I buy a union product every day. The DMV, public schools, they all suck where i live.

Every Union man, as he's fighting to retain this no co-pay healthcare and defined benefit pension plan, invokes the Pinto Defense--i did a great job but nobody wanted to buy those cars.--forgetting that unions fought the car companies all the way on changing work rules to improve quality.

Doug fraser did a great job helping Lee Iacocca fix Chrysler--after it got so bad the govt had to bail it out. Before that the UAW and the management engaged in mortal kombat. The guy at the UAW now did a great job on give backs--after his pension got moved ahead of creditors in line at the bankruptcy court

Nobody is defending the cars of the 70s (US or foreign) iam saying that right now, in 2013, all the Phila carpenters union does is shake people down with an inflatable rat.

there is no question asked of a union that is not met with "what do it get for that"

thae answer, sometimes, is that you get to survive. Nobody else "gets something" for changing with the times. We all have to add value to compete. Unions add nothing to that.

you guys seem to think 400 rich guys can be taxed to solve our problems. Or the negotiating strategy of a few thousand pro atheltes are a guide to solvng the problems of millions of unemployed. Good luck with it.
04.19.2013 | Unregistered Commentersmails
Smails, you do realize that bmws, mercedes, nissans, toyotas, hondas are all built by labor union employees in their respective countries don't you?

And you do realize that the 400 richest americans have more wealth than 60% of all americans, and you do realize that they are paying by far the lowest tax rates in 60 years right?

And you do realize you are an unwitting dupe who carries water for the people who shit on you right?
Yup-know all that. Thanks. If you want to compare the Honda union in Tokyo Japan to the UAW we can do that. Notice that the UAW's success at organizing these "transplants" has been, er, less than successful, and that these plants are located for the most part in right to work states.
04.19.2013 | Unregistered Commentersmails
And if you want to compare the typical CEO in Japan who makes 15 -20 times what the average employee makes to the 400 times the CEOs in the US make compared to the rank and file, we can do that too.
Ah, the truth comes out:

"he's fighting to retain this no co-pay healthcare and defined benefit pension plan"

Yes, he is. And she is. These are vital things that we could easily afford for every working man and woman and family in this country if the 100+% increase in productivity over the past 30-40 years had been shared with the working men and women in this country. The judge seems to be pissed above all that someone has something either he doesn't have or thinks that no one should have. This is not new. Back when I had a temporary union job that allowed me to send myself to college (try that now), the acquaintances I ate donuts with along with my father before we went to work where he was a longtime member of the International Chemical Workers Union resented the hell out of the fact that after 20 years he got 5 weeks of vacation a year, paid, while they were lucky to get 2 weeks, paid or not. And that a small defined benefit pension came with his job. And a good health insurance plan that meant that, while not "free," made a trip to the doctor a distinctly non-scary event in my family. Never occurred to them that these are things every working man and woman and family should have. This race to the bottom has been going on for a long time.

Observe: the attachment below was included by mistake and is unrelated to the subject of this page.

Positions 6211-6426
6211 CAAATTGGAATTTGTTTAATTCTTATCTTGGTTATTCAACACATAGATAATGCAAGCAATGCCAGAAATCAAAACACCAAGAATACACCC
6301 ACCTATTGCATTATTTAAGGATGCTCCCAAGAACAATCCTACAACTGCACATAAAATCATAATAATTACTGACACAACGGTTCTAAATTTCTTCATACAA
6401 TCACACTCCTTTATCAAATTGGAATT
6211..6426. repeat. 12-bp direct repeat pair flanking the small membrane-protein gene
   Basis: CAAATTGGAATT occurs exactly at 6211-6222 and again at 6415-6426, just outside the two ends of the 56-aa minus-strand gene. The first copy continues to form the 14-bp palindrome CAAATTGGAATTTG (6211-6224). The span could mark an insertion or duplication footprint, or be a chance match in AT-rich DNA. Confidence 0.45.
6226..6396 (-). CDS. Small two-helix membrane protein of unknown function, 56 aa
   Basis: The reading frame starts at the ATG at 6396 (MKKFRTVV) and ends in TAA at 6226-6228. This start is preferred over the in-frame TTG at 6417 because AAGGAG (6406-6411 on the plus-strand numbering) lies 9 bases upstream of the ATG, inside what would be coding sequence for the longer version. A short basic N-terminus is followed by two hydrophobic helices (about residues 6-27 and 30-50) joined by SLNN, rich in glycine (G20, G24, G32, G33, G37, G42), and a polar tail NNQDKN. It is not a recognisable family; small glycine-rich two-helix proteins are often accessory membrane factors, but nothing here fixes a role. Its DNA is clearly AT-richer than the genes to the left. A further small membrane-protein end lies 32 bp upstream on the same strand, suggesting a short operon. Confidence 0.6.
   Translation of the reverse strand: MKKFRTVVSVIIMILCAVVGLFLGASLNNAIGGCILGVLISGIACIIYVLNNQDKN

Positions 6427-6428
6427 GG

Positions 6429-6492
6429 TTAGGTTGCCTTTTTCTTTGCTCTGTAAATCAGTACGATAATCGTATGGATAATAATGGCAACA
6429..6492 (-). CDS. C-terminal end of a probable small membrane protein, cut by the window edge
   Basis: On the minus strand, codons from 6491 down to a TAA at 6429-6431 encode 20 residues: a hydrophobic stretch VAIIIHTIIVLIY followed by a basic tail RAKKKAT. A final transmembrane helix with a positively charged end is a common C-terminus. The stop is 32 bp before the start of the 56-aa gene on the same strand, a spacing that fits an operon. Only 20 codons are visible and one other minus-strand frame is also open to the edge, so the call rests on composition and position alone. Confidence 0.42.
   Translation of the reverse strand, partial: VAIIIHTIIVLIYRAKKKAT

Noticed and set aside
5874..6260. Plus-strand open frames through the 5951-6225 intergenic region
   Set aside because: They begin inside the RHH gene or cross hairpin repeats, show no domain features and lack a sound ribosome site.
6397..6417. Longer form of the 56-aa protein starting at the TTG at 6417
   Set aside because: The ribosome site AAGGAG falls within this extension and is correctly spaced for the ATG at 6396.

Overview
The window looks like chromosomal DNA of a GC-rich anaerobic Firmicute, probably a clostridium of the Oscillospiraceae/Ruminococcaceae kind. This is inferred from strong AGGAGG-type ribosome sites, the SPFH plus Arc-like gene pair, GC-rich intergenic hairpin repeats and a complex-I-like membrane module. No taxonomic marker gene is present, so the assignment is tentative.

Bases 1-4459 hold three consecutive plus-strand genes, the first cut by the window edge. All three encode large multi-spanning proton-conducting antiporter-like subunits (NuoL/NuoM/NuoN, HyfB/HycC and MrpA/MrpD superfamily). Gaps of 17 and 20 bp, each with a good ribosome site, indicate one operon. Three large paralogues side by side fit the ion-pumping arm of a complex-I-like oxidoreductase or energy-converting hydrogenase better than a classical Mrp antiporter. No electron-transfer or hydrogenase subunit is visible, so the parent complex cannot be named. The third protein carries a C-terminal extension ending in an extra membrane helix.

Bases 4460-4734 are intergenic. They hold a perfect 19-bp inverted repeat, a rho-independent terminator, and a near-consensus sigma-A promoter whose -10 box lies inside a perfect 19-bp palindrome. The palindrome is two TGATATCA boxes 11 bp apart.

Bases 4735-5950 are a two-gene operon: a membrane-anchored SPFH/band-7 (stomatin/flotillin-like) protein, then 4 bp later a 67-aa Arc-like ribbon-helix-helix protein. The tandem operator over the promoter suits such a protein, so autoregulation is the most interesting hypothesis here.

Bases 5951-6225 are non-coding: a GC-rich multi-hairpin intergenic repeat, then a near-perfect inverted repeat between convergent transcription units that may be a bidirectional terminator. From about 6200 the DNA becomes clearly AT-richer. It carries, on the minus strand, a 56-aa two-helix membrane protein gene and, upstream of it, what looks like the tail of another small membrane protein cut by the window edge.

As for all those right-to-work auto plants, you are right, judge. The one I am most familiar with, in Georgetown, Kentucky, has the drill down pat. Many, if not most, of the employees are "contract" workers, well paid by local standards but with no health insurance, no retirement plan, no paid vacation, no sick leave. They are led on with the "promise," often empty, of a real job somewhere down the line if they demonstrate their worthiness. Or some similar horseshit. Toyota knows how to go with the labor flow. But the reason they still make cars that run 200,000 miles has little to do with unions and everything to do with engineering and quality control. But those seem to be slipping...
04.19.2013 | Unregistered CommenterKLG
Experienced unionized labor at its worst today.... Plane 40 minutes late leaving ground and 1hr 25mins late on touch down due to "game playing" by air traffic controllers. Perfect weather, scheduled departure before 8am, perfect conditions for an early arrival... But no, we get a ground hold and then put in a pattern/hold over Philly. Elapsed time for flight from LGA to NC, 3hrs 10mins. ("game playing" the words of the pilot)

This will be a big story before the end of the day. Screw the union!
04.22.2013 | Unregistered CommenterDTF